The Killing of Mr Asia
Special Report by Brian Ellis & Peter Richardson

DRUGS and death kept the "Kiwi Connection" in business for more than four years.

   And what a business it was. Millions made in a matter of days. A gang of addicts and one-time petty crooks living in the life of fabulous luxury.

   The rewards for loyalty were immense - the price paid for treason even higher.

   The syndicate silenced squealers with ruthless efficiency.

   At least a dozen couriers died as triggermen purged the flourishing organisation of security risks.

   Ironically the last to be killed was Marty Johnstone - victim of the cancerous greed he started spreading five years before.

   In 1974 he was a hard-up salesman. By the time he died in 1979 he was worth millions.

   So too were others who controlled the biggest dope ring Australia has ever known.

   Conservative estimates put the earnings of the "Kiwi Connection" in five years at 250 million N.Z. Dollars (£125 million). Authorities will never know for sure.

   Sinclair once bragged he was worth £50 million - give or take a million or two.

   And police in five countries are still looking for Johnstone's nest egg, hidden away in property, safe deposit boxes and bank accounts under a host of fictitious names around the globe.

   One Australian detective with years of big-time crime fighting under his belt could find only these words to describe the size of the operation: "Bloody mind-boggling".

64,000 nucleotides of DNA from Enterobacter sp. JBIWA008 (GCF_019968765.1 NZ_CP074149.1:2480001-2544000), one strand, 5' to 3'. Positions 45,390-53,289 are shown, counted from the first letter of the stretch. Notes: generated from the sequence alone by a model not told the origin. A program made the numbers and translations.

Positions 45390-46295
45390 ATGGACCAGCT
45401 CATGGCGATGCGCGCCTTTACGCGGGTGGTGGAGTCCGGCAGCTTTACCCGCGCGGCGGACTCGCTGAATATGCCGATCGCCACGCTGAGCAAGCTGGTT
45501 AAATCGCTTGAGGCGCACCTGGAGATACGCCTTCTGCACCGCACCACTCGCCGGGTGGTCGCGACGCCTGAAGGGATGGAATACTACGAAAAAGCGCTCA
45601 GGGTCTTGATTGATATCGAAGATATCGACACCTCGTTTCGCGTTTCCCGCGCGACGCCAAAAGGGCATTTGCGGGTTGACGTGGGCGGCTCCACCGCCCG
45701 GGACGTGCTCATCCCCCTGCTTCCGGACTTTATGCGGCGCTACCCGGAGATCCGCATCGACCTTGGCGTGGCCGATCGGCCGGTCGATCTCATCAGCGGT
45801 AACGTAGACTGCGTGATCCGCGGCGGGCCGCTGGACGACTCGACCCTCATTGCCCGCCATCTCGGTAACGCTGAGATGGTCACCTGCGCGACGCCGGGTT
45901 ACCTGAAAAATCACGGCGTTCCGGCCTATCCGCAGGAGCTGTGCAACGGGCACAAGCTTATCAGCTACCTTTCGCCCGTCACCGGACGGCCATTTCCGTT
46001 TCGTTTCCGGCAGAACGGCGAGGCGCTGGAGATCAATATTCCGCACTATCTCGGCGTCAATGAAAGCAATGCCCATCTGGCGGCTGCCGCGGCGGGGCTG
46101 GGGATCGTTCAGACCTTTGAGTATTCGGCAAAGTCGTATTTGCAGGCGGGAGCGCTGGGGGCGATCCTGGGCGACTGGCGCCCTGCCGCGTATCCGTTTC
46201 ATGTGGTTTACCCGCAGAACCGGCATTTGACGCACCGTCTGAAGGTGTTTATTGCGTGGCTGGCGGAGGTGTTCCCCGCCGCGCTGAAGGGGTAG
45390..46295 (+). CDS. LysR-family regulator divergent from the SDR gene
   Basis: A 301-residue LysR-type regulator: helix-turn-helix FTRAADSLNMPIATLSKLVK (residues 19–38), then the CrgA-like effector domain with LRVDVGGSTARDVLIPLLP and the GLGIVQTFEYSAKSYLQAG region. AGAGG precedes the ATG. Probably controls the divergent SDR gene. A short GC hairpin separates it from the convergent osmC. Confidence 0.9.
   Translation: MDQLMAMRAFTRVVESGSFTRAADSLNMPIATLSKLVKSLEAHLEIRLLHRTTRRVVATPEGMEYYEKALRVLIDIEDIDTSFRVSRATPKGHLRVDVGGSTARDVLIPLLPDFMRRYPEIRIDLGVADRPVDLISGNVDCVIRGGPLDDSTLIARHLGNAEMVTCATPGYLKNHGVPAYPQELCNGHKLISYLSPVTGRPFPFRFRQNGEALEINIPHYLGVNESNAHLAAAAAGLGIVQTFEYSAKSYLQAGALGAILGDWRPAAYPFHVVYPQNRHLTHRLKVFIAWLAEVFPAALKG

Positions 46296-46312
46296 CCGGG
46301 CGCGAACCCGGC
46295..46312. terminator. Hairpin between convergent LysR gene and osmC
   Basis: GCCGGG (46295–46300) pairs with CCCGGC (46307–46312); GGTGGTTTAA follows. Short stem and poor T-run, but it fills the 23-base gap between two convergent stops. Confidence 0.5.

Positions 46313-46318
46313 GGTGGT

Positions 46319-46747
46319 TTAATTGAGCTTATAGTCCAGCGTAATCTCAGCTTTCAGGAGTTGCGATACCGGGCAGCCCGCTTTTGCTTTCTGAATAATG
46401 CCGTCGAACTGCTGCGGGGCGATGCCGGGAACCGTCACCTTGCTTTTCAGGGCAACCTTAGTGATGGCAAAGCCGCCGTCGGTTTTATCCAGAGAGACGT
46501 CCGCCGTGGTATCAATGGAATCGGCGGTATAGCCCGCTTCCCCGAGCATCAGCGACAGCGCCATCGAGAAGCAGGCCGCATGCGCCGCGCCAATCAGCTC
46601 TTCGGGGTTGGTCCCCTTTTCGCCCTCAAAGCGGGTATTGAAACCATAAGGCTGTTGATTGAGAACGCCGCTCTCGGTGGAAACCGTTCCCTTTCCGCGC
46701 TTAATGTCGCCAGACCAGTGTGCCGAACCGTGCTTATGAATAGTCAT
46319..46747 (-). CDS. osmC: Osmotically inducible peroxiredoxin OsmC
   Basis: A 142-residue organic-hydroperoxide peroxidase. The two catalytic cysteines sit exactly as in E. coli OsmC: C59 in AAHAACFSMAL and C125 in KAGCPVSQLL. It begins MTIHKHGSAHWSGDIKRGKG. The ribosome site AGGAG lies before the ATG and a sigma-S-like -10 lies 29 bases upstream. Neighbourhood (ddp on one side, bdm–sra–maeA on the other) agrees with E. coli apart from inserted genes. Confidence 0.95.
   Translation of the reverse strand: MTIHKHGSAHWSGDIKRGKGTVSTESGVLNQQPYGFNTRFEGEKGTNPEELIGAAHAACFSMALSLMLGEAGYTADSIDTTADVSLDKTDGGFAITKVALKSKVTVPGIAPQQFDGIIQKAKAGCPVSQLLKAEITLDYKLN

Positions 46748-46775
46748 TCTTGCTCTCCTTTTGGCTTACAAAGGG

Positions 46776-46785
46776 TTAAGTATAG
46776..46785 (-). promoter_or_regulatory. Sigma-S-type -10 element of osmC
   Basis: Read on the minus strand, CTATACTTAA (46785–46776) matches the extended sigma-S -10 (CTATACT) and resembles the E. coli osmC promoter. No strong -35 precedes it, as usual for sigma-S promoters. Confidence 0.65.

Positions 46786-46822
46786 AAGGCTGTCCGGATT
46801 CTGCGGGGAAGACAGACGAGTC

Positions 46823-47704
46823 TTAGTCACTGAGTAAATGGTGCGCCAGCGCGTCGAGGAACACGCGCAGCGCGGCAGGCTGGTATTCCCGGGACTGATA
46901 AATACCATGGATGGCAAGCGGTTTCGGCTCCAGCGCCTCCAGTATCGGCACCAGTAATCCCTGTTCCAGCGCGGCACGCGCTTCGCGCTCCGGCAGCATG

A senior officer in England put it another way: "They were spending more on phone calls in a night than we were getting in a month's salary."


   Whatever the syndicate was worth it was determined to kill to keep it. To stay in business the "grasses" had to go.

   One was Londoner Harry Lewis who emigrated from Manor Park in search of the good life. Instead he found a cruel death.

   "Pommy Harry" became embroiled in syndicate trafficking between New Zealand and Australia. He died on bail for a drugs offence because his bosses feared he had talked to his captors.

A rough justice for the squealers

'Pommy' Harry Lewis
ABOVE: "Pommy" Harry Lewis - found without hands or teeth. It was feared he would talk.

BELOW: Isobel and Doug Wilson - they did talk and were "taken out" by a contract killer.
Isobel Wilson
Doug Wilson

   Last seen alive in the Sydney Hilton Hotel, he was found months later - shot and minus hands and teeth - in a New South Wales holiday resort.

   Lewis's execution was used by syndicate chiefs as a warning to others - but it went unheeded. Two more couriers, Greg Ollard and Julie Thielman, vanished after word reached the gang the couple were being tailed by police. They were addicts and could not be trusted to stay silent.

   Police are sure their bodies lie beneath the runway at Sydney Airport.

   For almost three years bodies turned up all over Australia.

   Margaret Clayton, 26, was shot twice in the head as she worked in a Melbourne massage parlour.

   Mary Hission, 24, was found shot and tied to a ship's anchor at the bottom of Sydney Harbour.

   The remains of the body of a young man were discovered on the outskirts of Melbourne with at least 12 stab wounds in the back. Another man was found hanging from a tree in New South Wales.

   The Killings stretched overseas. A gunman shot dead 17-year-old Margaret Bell outside a nightclub in Aukland, New Zealand.

   Yvonne Crosby and her six-year-old daughter Lisa were gunned down in Eastern France.